Super Committee Action May Limit Estate Planning Options
By: Stan Miller
In reaching an agreement to raise the debt ceiling, the Republicans in the Congress reached an agreement with President Obama to create a 12 member committee comprised of 6 senators and 6 congressmen who are charged with making an omnibus proposal to reduce the federal deficit. The Joint Select Committee on Deficit Reduction (the “Super Committee”) is scheduled to announce its proposals on November 23. The proposals may include changes in the current estate, gift and generation-skipping transfer tax laws. In particular, some observers close to the process have expressed concern that the Federal gift tax exemption could be reduced from the current $5 million to $1 million, possibly as soon as December 31 or, while less likely, as early as the November 23 announcement date. Thus, clients may wish to consider making use of their gift tax exemptions in the next few weeks. Several other estate planning techniques that are currently effective may be impacted by law changes coming out of this committee. Some of these include:
Use of $5 million Federal gift tax exemption. The current Federal gift tax exemption of $5 million (or $10 million for married couples who elect to split gifts) is scheduled to revert to $1 million (or $2 million for married couples who elect to split gifts) on January 1, 2013. A proposal was submitted to the Super Committee to accelerate the return to the $1 million Federal gift tax exemption one year earlier, on January 1, 2012 (less than 2 months from today). Some observers believe the reversion could be accelerated to a date as early as November 23rd of this year. Accordingly, clients who have been considering planning may wish to consider making immediate gifts to use part or all of the $5 million (or $10 million) Federal gift tax exemption this month.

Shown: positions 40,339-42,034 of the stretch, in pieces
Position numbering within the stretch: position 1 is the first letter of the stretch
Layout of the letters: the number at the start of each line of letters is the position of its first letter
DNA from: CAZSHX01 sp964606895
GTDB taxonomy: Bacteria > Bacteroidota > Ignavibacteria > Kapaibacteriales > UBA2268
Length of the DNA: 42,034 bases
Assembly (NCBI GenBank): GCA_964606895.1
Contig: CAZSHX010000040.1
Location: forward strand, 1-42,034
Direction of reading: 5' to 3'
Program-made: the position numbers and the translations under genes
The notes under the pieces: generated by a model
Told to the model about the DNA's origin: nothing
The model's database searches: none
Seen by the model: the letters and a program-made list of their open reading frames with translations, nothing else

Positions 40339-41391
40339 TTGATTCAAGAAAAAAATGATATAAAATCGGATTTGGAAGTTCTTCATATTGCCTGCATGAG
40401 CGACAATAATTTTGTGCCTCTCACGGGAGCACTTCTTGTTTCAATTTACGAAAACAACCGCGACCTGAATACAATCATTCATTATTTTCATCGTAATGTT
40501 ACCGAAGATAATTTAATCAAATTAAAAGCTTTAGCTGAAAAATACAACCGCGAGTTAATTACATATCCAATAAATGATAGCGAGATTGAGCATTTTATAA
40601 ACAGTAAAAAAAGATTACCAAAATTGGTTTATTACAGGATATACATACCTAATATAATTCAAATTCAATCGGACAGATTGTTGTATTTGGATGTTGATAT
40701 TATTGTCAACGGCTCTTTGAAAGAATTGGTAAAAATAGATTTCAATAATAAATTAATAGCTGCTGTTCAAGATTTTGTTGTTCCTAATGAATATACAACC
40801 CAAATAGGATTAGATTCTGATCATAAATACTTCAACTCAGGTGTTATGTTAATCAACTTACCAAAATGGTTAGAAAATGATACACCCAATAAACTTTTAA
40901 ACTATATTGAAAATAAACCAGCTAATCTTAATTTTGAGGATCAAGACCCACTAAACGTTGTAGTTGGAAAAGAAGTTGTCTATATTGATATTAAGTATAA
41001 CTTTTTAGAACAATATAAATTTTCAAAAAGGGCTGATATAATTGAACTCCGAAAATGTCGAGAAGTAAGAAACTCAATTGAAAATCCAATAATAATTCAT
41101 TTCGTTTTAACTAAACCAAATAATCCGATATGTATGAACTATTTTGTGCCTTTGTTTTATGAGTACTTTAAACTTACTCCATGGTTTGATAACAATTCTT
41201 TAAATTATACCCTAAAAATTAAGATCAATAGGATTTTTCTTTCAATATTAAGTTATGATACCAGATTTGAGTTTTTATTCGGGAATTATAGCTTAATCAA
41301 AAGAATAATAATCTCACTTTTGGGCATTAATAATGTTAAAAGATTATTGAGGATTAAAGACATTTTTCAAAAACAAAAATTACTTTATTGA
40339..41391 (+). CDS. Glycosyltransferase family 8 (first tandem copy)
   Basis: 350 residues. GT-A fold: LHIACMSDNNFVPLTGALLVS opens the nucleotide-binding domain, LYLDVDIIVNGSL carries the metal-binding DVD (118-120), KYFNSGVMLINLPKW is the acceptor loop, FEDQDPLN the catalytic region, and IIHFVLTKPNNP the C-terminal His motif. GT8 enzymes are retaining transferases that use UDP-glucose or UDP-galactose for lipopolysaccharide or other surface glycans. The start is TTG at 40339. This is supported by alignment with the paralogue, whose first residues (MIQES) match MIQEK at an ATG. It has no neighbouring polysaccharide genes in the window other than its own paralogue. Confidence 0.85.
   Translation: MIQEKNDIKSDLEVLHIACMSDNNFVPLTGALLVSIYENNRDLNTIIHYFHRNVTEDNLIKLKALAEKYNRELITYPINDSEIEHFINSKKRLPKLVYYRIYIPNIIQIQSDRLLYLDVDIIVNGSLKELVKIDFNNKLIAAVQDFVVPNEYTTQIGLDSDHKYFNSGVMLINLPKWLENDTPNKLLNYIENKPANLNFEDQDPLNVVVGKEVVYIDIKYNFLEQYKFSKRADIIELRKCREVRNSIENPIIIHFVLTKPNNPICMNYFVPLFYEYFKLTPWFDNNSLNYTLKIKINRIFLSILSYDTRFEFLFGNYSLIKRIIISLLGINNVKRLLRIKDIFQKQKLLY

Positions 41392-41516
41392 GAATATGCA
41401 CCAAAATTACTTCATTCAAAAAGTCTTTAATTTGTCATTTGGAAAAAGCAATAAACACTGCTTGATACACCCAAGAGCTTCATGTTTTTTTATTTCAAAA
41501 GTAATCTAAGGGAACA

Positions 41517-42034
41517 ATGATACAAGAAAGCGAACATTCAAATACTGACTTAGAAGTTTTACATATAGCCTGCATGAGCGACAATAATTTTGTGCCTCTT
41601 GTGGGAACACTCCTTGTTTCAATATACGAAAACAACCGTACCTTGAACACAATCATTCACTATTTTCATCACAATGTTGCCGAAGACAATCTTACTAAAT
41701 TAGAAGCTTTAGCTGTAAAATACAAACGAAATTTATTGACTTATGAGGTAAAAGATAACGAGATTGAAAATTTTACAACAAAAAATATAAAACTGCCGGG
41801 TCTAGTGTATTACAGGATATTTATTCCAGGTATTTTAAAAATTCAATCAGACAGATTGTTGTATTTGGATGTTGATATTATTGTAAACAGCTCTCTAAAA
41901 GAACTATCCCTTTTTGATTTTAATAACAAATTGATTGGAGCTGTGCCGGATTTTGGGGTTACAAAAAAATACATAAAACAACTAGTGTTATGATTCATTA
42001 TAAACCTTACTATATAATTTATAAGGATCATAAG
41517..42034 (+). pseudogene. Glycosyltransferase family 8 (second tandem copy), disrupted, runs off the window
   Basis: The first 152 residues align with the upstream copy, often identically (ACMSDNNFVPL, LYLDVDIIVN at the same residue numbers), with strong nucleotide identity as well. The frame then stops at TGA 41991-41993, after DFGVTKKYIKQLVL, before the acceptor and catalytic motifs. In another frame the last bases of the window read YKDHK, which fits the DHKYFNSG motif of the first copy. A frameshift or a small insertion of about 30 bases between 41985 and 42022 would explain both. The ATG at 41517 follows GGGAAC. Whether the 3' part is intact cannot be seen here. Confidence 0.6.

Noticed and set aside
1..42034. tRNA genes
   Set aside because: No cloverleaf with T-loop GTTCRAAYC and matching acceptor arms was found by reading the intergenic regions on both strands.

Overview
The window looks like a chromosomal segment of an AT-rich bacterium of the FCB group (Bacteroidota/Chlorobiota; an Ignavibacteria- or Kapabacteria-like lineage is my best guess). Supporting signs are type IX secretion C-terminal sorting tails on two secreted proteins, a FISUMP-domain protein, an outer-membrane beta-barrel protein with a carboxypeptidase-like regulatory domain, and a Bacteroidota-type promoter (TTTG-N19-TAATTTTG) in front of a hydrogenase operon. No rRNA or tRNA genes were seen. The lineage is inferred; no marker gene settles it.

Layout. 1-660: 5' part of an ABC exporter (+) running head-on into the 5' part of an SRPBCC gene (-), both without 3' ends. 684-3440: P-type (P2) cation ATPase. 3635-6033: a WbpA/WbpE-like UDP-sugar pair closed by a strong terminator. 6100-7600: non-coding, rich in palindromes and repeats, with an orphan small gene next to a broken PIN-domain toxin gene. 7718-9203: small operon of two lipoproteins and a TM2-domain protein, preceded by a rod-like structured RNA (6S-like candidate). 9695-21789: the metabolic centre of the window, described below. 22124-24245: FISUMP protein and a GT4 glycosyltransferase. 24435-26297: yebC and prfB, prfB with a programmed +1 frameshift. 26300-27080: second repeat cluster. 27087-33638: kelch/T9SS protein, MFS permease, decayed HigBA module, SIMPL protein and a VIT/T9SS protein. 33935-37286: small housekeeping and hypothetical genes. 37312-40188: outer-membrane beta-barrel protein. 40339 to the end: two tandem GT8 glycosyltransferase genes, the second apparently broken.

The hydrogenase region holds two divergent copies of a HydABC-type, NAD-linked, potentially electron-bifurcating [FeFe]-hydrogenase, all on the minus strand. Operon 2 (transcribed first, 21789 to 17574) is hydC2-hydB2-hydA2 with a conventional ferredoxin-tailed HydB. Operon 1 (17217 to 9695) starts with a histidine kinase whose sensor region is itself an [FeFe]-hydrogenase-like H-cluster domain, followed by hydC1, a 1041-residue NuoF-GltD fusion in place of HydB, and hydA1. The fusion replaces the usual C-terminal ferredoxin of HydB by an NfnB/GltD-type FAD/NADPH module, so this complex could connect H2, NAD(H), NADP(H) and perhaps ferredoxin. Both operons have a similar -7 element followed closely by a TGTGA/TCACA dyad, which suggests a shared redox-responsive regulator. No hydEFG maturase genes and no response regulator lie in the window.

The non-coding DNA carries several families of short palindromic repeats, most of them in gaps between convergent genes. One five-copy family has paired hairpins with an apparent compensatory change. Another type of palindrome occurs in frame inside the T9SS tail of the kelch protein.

Interest Rate Sensitive Transactions. The applicable federal interest rates for intra-family loans for November 2011 are at historic lows: 0.19% (for loans up to 3 years), 1.20% (for loans greater than 3 years and up to 9 years) and 2.67% (for loans greater than 9 years). In light of these low interest rates, clients may wish to consider making low-interest loans to family members or to trusts for their benefit or refinancing any loans that are currently outstanding. Several of the most effective transactions we recommend to clients are particularly effective in this interest rate environment, and are made more effective implemented in conjunction with the use of some or all of the $5 million gift tax exemption.
Funding Large Life Insurance Transactions. The combination of the ability to make $5 million dollar gifts to multi-generation self-settled dynastic trusts coupled with the ability of clients to make additional low interest rate loans to those trusts (sometimes with a self-cancelling feature) has created an environment that is particularly attractive in funding large purchases of life insurance. The leverage offered by this combination of rather simple techniques allows significant amounts of wealth to be protected inside asset protection trusts where it can be accessed as a future source of retirement income for the grantor as well as a divorce, lawsuit and estate tax protected inheritance for families for generations.
Discount Entities (Family Limited Partnerships and Family Limited Liability Companies). The use of discount entities has been a target of many in the Congress for some time, and even more so now that several recent cases won by taxpayers have effectively utilized the technique. There is one proposal currently before the Super Committee, that would significantly curtail the availability of discounts associated with gifts or other transfers of interests in certain limited partnerships or other entities. Clients should seriously consider establishing an entity now and then transferring the interests in a gift or sale transaction to take advantage of potential valuation discounts that may soon be unavailable.
Grantor Retained Annuity Trusts (“GRATs”). There have been a number of proposals, including one that is currently before the Super Committee, to require that GRATs have a minimum term of 10 years. There are certain benefits associated with shorter-term GRATs. Clients who can benefit from this strategy should do so promptly.
Charitable Lead Annuity Trusts (“CLATs”). Clients who are charitably motivated may be interested in creating a CLAT to fund those gifts since a CLAT is particularly effective in transferring wealth to family members in a low-interest-rate environment. In addition, a lifetime CLAT may take advantage of charitable deductions that may become more limited in the future.
If you would like to discuss any of these techniques, please contact one of the attorneys in our estate, trust and asset protection planning group.
Please call Valerie Hardin to schedule a call or meeting with an attorney at 501-221-7776, or email her at firstname.lastname@example.org